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December 6th, 2002

Back to the Future Scorecard

In Back to the Future II, young Marty McFly experienced life in 2015 for a few days. 2015 isn’t that far off now, especially with the New Year beckoning, so I thought it was high time to see just how likely the 2015 in BTTF really is.

  • Hoverboard. The infamous hoverboard gained notoriety when producer Robert Zemeckis claimed they existed at the time. In reality, they feel pretty far off – given we have nothing at a consumer level that beats gravity. Maybe the Segway will ‘replace’ the Hoverboard in history, though. Likelihood: 30%.
  • Self-adjusting and self-drying clothing and shoes. When he first gets to 2015, Marty puts on a large jacket. By pressing a button, the jacket resizes to fit him. Similarly, his shoes are too large and have no laces; a button makes them fit. A very cool technology, and given that wearable computers are practically here, I think it’s very likely that these will exist in 2015. Likelihood: 95%.
  • Flying cars. Not if the Bush administration has its way! [rimshot] (Thank you, thank you! Try the veal!) …Anyway… hover cars are a very neat concept, of course, but flying cars at high speeds? Highways in the sky? It sounds pretty far-fetched, even though we were supposed to have all of this stuff in 2000. I maintain that we won’t have them until at least 2020, and that’ll only be because the Segway doesn’t change the way we build cities. Likelihood: 20%.
  • Fully automated restaurants. The Cafe 80s was a fully computerized restaurant, featuring a Max Headroom-like Ronald Reagan acting as the ‘waiter’. Given that Europe has been developing enormous automated vending machines, I don’t think this is far fetched. I don’t think a Cafe 80s will really exist in 2015, though, given that 80s nostalgia is an ongoing thing now. It won’t make it another 12 years. Likelihood: 85%.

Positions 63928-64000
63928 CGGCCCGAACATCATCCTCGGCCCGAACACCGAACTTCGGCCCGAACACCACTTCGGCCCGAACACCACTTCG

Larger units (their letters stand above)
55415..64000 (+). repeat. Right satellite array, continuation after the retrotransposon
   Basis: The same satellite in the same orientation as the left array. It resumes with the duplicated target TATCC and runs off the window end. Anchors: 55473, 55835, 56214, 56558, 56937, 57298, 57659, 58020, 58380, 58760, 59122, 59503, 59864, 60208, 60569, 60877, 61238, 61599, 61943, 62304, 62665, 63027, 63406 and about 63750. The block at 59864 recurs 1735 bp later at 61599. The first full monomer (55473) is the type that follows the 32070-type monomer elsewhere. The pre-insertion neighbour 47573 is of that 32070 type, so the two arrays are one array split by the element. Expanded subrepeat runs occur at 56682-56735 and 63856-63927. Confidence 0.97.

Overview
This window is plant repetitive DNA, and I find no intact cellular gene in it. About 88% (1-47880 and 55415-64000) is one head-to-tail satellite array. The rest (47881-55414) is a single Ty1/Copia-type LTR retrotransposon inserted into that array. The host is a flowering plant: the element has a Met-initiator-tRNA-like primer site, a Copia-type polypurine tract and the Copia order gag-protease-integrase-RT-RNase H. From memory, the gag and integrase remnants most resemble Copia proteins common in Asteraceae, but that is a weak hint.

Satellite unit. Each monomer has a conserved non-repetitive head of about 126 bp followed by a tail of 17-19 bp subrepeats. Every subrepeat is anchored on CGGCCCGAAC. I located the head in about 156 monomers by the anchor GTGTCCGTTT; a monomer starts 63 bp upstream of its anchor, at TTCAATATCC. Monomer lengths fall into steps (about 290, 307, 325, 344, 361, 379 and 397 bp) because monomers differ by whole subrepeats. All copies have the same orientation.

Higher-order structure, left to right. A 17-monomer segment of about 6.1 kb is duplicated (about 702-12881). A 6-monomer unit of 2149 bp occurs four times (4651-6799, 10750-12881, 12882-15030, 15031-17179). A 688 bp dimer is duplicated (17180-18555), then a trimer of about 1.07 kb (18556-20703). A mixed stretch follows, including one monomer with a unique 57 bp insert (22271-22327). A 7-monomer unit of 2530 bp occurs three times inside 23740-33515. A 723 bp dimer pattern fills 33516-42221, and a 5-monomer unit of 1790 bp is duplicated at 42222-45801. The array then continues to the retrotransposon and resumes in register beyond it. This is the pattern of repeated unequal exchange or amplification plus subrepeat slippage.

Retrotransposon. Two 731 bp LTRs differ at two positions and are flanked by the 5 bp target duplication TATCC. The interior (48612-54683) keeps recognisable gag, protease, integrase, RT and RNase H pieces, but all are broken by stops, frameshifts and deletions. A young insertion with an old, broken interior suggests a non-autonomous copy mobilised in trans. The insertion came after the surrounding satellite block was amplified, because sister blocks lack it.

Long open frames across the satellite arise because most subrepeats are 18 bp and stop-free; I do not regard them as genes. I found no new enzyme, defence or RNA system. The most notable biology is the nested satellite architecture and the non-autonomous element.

• Pepsi at a restaurant costing $50.00. Doc gives Marty a fifty to buy a Pepsi. That’d mean in 12 years, the cost of a Pepsi at a diner would increase nearly 25 times. I don’t know about you, but that would really, really, really make things difficult for me. Likelihood: 25%.
  • Bionic implants and ‘muscle suits’. Biff’s grandson Griff has bionic implants to supplement his brain (or lack thereof) and a specially-designed suit to give him more strength. This will happen. Likelihood: 76.3%.
  • Changing newspapers. As Marty recovers from an experience with his self-drying jacket, he and Doc read USA Today, which changes dynamically in their hands. Paper computers exist, and I think they’ll be mature by 2015. Likelihood: 90%.
  • Death of doorknobs, wallets, and IDs. Instead of doorknobs, doors use fingerprint identification to let people in. Fingerprint IDs, in fact, are everywhere: they pay for things and provide positive identification. It’s a really cool idea, and given how far things are right now, I don’t see it not happening. Likelihood: 95%.
  • Roll-up TVs. TVs in 2015 are all big, for the most part, and are roll-up – like projector surfaces today. I think the technology will exist to make an ultra-thin TV, but as a roll-up? Naah, it’ll just vanish – with Clapper-like ease. Likelihood: 60%.
  • Hydrator. This kitchen appliance would take a small foodstuff, entirely devoid of moisture, and give it all the moisture it needs. Black and Decker will make this appliance, and it will be in pink. Best of all, it’ll make a whole pizza from Pizza Hut in about 10 seconds. However, we haven’t had any big cooking innovations since the microwave… so this seems dream-like. Likelihood: 40%.
  • Mr. Fusion. A device attached to a car that will convert anything – garbage, for instance – into fuel. This would be an incredible invention: it’d take care of our global garbage problem while providing fuel for our retrofitted flying DeLoreans. I would love one. It seems far-fetched today, but given what Toyota and Honda are doing with car engine technology… I could see it in 2015, but not at the consumer level. Likelihood: 20%.
  • Vietnamese vacations. Marty and Doc stand by a travel poster urging readers to “Surf Vietnam”. People already visit Vietnam today (surprise!), and I could see it becoming a hip tourist destination. Likelihood: 78%.

Overall, the movie did a pretty bad job of showing us the future. What were they thinking? We’d continue to have real, life-changing inventions that helped people live better, more enjoyable, and more productive lives for a long period of time… a sort of neo-Renaissance?

Posted in Television, Movies, and Music

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